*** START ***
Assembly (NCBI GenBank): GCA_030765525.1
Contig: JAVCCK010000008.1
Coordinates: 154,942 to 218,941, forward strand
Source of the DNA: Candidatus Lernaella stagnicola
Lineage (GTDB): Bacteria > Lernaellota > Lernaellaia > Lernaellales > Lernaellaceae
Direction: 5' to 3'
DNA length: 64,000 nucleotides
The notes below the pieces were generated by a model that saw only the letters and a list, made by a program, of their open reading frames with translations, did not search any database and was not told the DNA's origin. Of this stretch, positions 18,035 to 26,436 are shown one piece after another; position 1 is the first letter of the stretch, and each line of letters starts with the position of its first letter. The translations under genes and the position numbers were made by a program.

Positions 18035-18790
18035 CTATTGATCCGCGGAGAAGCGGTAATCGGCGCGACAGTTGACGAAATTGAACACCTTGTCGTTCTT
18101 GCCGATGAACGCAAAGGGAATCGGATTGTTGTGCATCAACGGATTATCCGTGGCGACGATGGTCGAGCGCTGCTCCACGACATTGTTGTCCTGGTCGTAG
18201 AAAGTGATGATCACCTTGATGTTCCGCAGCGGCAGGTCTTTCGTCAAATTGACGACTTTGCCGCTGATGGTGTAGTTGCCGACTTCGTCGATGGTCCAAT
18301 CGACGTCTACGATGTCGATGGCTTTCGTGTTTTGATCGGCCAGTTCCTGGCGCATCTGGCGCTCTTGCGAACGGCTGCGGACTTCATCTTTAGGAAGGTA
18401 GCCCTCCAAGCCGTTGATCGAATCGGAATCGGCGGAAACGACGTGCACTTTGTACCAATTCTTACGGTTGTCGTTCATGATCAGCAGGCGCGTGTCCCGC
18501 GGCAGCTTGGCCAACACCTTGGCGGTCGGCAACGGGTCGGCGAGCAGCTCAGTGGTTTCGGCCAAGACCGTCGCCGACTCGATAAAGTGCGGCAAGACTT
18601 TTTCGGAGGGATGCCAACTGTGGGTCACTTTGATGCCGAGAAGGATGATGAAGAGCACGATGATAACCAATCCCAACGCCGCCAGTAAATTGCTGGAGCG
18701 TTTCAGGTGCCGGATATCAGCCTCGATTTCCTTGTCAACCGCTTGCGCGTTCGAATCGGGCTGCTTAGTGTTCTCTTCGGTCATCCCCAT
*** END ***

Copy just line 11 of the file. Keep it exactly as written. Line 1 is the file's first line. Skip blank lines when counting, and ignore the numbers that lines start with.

18101 GCCGATGAACGCAAAGGGAATCGGATTGTTGTGCATCAACGGATTATCCGTGGCGACGATGGTCGAGCGCTGCTCCACGACATTGTTGTCCTGGTCGTAG